The Appalachian system of mountains extends for almost 2,000 miles (3,200 km) with a width of from 100 to 300 miles (160 to 480 km) wide.  It spreads from Newfoundland and Labrador province in Canada to central Alabama in the USA.  The mountain used to be as high as the Alps or the Rocky Mountains but they eroded and now the average height is 3,000 ft.  In addition to the provinces in Canada (Newfoundland-Labrador, Quebec, Nova Scotia, New Brunswick, etc.) and France (St Pierre et Miquelon) the mountains cover parts of the US states of Maine, New Hampshire, Vermont, Massachusetts, Connecticut, New Jersey, New York, Pennsylvania, Maryland, Virginia, West Virginia, Ohio, Kentucky, Tennessee, North Carolina, South Carolina, Georgia and Alabama.  Most of the range of the Appalachian Mountains is covered with thick and extensive forest (evergreen, spruce, birch, oak, beech, etc.)  When you drive to the top of hills the view is very scenic.

Our little Kennesaw Mountain (1,000 feet high/300 m) is part of the Appalachian chain.  I took the photo below about 12 miles from the mountain coming back from a grocery store.

Hikers can walk the Appalachian Trail or Appalachian National Scenic Trail which is about 2,200 miles long (3,500 km.)  A while back I was at the place where it ends, or starts, in the North Georgia mountains.  It extends to Mount Katahdin, in Maine.  The top 4 pictures below were shot in Georgia (photos courtesy Wikimedia Commons.)

From Beesheba Springs we drove down Highway 56-S to Tracy City.  We went up and down hills and winding mountain roads at least 3 times.  We stopped in Tracy City, in the foothills of Monteagle, as I had read that the oldest family bakery in Tennessee was located there.  We parked on the side of the building, facing some large squashes on a rack.  Across the road was the Tracy City Police Department and City Hall (population about 1,500.)  No one was around.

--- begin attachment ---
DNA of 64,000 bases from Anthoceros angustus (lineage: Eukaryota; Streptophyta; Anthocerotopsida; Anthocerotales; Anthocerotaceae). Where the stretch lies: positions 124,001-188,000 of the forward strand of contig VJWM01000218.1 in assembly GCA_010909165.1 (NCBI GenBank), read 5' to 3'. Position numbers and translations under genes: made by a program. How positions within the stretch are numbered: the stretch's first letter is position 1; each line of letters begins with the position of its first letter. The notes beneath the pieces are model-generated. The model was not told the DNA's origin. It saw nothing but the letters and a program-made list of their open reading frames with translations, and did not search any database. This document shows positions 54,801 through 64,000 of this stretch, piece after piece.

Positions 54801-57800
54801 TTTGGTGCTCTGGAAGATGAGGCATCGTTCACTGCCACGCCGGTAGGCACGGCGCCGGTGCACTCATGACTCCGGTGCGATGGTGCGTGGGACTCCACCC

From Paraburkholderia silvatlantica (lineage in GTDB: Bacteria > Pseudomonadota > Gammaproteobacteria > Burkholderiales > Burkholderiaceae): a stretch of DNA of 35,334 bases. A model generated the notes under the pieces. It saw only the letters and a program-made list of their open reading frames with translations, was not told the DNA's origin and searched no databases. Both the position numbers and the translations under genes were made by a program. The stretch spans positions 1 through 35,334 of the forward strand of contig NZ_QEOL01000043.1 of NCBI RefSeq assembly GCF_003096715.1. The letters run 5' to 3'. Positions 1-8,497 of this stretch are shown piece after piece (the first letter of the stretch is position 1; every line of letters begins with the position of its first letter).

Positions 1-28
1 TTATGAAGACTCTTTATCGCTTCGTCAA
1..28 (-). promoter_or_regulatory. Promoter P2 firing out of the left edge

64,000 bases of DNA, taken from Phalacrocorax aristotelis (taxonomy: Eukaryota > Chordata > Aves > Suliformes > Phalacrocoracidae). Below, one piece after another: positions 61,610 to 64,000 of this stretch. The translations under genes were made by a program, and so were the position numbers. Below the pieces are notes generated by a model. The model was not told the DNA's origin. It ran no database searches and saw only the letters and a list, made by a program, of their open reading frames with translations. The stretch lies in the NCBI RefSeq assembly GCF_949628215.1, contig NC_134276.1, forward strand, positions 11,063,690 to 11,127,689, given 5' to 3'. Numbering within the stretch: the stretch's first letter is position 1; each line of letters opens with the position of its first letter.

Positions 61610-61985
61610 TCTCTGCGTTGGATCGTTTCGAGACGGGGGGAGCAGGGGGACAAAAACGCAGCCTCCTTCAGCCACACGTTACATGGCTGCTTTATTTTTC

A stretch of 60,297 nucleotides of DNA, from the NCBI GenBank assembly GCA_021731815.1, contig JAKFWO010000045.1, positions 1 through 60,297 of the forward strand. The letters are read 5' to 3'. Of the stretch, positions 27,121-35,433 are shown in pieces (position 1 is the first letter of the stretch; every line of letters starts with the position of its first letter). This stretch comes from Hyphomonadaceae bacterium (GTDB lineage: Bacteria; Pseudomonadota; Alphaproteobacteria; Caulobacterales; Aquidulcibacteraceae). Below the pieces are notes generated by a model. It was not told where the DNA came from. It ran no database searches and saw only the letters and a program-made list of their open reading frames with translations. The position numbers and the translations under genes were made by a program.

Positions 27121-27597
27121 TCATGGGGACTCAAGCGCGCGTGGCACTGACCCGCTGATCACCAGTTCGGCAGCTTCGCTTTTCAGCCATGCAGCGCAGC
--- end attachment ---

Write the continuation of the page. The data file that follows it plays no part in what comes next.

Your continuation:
We entered the Dutch Maid Bakery, established in 1902.  At first, it is difficult to concentrate as the shop is full of baked goods, antiques, Americana, photographs, signs, vintage objects, etc.  In the center of the room were tables with small cakes and sample plates.  On the side were racks of breads - salt rising, sour dough, whole wheat, old world rye and more.  Cookies were displayed on top and inside glass display cases.

We sampled some of the little cakes.  My husband decided on chocolate chip cookies and I choose several of the small cakes in addition to a loaf of salt rising bread.  Fudgy brownies were just coming out of the oven, so we purchased one as well.

Two of the cakes I purchased were the Mixed Berry Mountain Moonshine cake and the Apple Pie Moonshine cake.  You could sure taste the liquor in the cakes!  When I came to the US I did not know what "moonshine" was.  Moonshine is high-proof distilled spirits, produced illegally, mostly during Prohibition (1920-1933.)  In Appalachia distillers produced moonshine (mostly corn mash) at night so as not to be detected.  Moonshine has many nicknames: white lightning, mountain dew, Tennessee white whiskey, hooch, city gin, skull cracker, ruckus juice, mule kick, panther's breath, cool water, happy Sally, wild cat, jump steady and many more.  It was a big industry in the backwoods of the Tennessee hills as well as other part of Appalachia such as Georgia, North Carolina, Kentucky, etc.  Government prosecutors would arrest bootleggers when found, send them to jail and destroy their still.  Below is a postcard of a still and two old photos from Grundy County, Tennessee, where both Beersheba Springs and Tracy City are located.